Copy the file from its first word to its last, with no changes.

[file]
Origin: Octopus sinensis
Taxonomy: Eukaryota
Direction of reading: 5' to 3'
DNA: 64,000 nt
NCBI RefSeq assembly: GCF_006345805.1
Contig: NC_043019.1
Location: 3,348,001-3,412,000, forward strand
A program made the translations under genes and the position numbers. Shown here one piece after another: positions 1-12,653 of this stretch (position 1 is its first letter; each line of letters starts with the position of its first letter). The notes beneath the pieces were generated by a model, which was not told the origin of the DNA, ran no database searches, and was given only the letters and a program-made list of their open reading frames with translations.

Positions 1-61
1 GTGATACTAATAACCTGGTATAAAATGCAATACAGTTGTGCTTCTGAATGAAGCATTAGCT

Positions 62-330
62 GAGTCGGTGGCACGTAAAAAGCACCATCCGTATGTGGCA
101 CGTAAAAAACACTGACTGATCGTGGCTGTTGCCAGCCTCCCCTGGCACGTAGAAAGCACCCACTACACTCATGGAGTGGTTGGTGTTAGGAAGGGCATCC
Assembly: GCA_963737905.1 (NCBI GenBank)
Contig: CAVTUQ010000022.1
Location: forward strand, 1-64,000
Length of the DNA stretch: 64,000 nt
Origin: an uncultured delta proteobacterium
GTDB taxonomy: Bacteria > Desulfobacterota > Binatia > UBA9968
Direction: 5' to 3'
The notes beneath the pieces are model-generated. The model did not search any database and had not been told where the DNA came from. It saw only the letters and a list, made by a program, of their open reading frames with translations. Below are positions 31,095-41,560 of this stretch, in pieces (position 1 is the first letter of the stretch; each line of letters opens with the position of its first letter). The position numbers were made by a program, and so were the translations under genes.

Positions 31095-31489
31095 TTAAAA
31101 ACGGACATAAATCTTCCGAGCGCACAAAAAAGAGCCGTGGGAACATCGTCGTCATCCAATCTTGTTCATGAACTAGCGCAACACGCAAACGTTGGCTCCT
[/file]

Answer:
Origin: Octopus sinensis
Taxonomy: Eukaryota
Direction of reading: 5' to 3'
DNA: 64,000 nt
NCBI RefSeq assembly: GCF_006345805.1
Contig: NC_043019.1
Location: 3,348,001-3,412,000, forward strand
A program made the translations under genes and the position numbers. Shown here one piece after another: positions 1-12,653 of this stretch (position 1 is its first letter; each line of letters starts with the position of its first letter). The notes beneath the pieces were generated by a model, which was not told the origin of the DNA, ran no database searches, and was given only the letters and a program-made list of their open reading frames with translations.

Positions 1-61
1 GTGATACTAATAACCTGGTATAAAATGCAATACAGTTGTGCTTCTGAATGAAGCATTAGCT

Positions 62-330
62 GAGTCGGTGGCACGTAAAAAGCACCATCCGTATGTGGCA
101 CGTAAAAAACACTGACTGATCGTGGCTGTTGCCAGCCTCCCCTGGCACGTAGAAAGCACCCACTACACTCATGGAGTGGTTGGTGTTAGGAAGGGCATCC
Assembly: GCA_963737905.1 (NCBI GenBank)
Contig: CAVTUQ010000022.1
Location: forward strand, 1-64,000
Length of the DNA stretch: 64,000 nt
Origin: an uncultured delta proteobacterium
GTDB taxonomy: Bacteria > Desulfobacterota > Binatia > UBA9968
Direction: 5' to 3'
The notes beneath the pieces are model-generated. The model did not search any database and had not been told where the DNA came from. It saw only the letters and a list, made by a program, of their open reading frames with translations. Below are positions 31,095-41,560 of this stretch, in pieces (position 1 is the first letter of the stretch; each line of letters opens with the position of its first letter). The position numbers were made by a program, and so were the translations under genes.

Positions 31095-31489
31095 TTAAAA
31101 ACGGACATAAATCTTCCGAGCGCACAAAAAAGAGCCGTGGGAACATCGTCGTCATCCAATCTTGTTCATGAACTAGCGCAACACGCAAACGTTGGCTCCT